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By Tony Misura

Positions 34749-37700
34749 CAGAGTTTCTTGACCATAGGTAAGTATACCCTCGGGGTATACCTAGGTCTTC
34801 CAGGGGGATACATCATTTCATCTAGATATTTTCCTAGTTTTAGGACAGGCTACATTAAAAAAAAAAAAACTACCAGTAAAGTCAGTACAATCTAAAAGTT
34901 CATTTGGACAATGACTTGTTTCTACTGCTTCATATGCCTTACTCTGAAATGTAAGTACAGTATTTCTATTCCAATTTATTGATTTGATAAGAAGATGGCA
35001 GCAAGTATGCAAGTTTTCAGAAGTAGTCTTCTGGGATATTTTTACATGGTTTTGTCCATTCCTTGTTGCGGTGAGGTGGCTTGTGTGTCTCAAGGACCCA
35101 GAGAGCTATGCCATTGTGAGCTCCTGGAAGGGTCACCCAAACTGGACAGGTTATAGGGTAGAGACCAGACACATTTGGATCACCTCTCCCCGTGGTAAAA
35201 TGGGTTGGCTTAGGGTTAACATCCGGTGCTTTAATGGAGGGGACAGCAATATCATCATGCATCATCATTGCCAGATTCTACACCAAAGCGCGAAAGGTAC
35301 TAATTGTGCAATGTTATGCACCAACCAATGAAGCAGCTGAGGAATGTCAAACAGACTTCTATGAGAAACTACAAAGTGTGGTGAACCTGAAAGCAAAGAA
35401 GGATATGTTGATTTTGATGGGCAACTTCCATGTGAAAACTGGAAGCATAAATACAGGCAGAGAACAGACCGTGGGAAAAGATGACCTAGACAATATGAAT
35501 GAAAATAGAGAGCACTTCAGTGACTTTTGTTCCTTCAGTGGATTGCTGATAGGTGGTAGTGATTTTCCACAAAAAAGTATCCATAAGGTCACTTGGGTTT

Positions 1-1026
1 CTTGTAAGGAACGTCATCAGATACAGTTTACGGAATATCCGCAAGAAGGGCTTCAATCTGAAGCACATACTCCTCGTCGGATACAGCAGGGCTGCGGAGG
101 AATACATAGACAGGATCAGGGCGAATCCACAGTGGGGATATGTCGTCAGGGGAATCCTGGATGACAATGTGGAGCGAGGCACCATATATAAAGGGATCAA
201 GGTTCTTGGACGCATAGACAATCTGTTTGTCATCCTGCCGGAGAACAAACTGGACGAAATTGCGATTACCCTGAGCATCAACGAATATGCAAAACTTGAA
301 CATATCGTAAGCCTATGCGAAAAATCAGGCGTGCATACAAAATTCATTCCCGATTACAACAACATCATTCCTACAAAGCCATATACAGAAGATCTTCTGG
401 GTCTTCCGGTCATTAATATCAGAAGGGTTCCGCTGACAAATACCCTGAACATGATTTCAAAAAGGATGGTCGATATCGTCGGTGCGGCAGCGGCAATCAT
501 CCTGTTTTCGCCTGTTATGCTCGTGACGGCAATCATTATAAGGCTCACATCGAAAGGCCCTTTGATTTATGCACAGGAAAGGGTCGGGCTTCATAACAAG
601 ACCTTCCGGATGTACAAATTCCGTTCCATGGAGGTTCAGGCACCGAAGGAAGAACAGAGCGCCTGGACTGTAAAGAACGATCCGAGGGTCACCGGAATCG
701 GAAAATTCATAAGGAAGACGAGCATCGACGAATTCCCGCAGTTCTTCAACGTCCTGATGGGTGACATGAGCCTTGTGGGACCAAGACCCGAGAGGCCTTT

WHAT IS A GREAT GENERAL MANAGER WORTH? We have recently been working to find the right General Manager for an LBM company that had a $20m location in the Southwest, serving general contractors in single-family new construction. The company started a satellite location, serving a market that was 90 miles away from the major metro market our client focused on serving. As a satellite location/market, the owner wanted a strong leader who could operate with full autonomy since the executive team needed to focus on their major metro business. This satellite location is in an underserved market, running with only an operations manager and dispatcher leading the team and needed a dedicated General Manager to grow. The owner and I believed with the right leadership, the location should drive $30m in sales and a 10% EBITDA in the first 2-3 years as a low-case financial benchmark. As the owner honed his focus on the right candidate from the talent pool, he requested input on what the compensation package should be. He was struggling as this location is a standalone business, whereas their other locations operate together as a market. We asked our client to consider the following questions to determine the right compensation: •What are the compensation levels for the 7 candidates in the talent pool who have a proven history of success growing a location from $20m – $30m in sales, in a highly autonomous and entrepreneurial business model? •What is the competitive advantage of this location’s business model to gain and hold share on its own? •What level of influence will the right leader have over the profit of the location? •What is the key-person risk of the right General Manager? Retention planning is best done before you hire any professional. •What is the return on investment modeled out at varied tiers as the business grows? •What are the appropriate benchmarks for the General Manager to hit, making certain inventory, A/R and people are managed in a healthy way? Our client found great comfort in the balance and forward-thinking elements of this process. The candidate we placed was excited to have an entrepreneurial opportunity to build a business and be rewarded for success. The final step in this process, we reported the base and bonus compensation programs for 15 independent LBM businesses with a situation similar to our independent client company: $30m sales and 10% EBITDA. The survey results: The low-end: base salary of $100,000 and bonus of $75,000, $175,000 total. The high-end: base salary of $140,000 and bonus of $210,000, $350,000 total. Top independent LBM companies’ base and bonus compensation ranged from $175,000 – $350,000. A difference of $175,000 between the independents. BMC: $135,000 base and $35,000 bonus, $170,000 total. (Bonus calculated by a region, not the P&L of the location.) Builders FirstSource: $100,000 base and $35,000 regional compensation, $135,000 total. (Bonus calculated by a region, not the P&L of the location.) 84 Lumber: $70,000 base and $180,000 bonus, $250,000 total. (Half of the bonus calculated on gross margin goals, paid monthly and half on profit, A/R, inventory, and safety.) US LBM: $140,000 and 25%, $175,000 total. (Bonus calculated as a percent of base salary.) The large national LBM dealers base and bonus compensation ranged from $135,000 to $250,000. There is a difference of $215,000 from the low end of the national LBM dealers to the high end of the independent LBM dealers. The compensation differences make complete sense: business models, the market and the type of talent needed are all highly variable. Focusing on collecting the relevant facts and the actions needed will become self-evident. The driving factors: •What is the competitive edge of the business model on its own, without the General Manager to attract talent and customers? •What resources in leadership, structure and training are the company providing? •What are the levels of entrepreneurial talent and autonomous experience expected from the General Manager? •What are the gaps in the business model the General Manager is expected to fill? •What is the competition offering this talent? •What does the talent want that the competition is not offering? •“While the right design is essential, it is only half the battle. It is equally important to put the right people in each of those positions.” – Ray Dalio, Principles: Life and Work •Owners/leaders: If you are pleased with the return on investment and profits on the bottom line, do not change anything. Well done being a great business builder! If not, focus your financial investment on getting the exact talent and skills needed. Remember, it all starts with the right leader. Don’t hesitate to reach out to the Misura Group team to learn more about our process and a 1-year guarantee on excellent industry leaders. •“In life, you don’t get what you want. You get what you think you deserve.” – Teddy Roosevelt •General Managers: Know your industry value! You will be spending 30,000 hours over the next 10 years of your life on work-related activities regardless. Make sure you know what you are worth and that you are valued for it. Reach out to our experienced Misura Group team to help you find great companies that value your talents. Hire Smarter™ - Tony Misura
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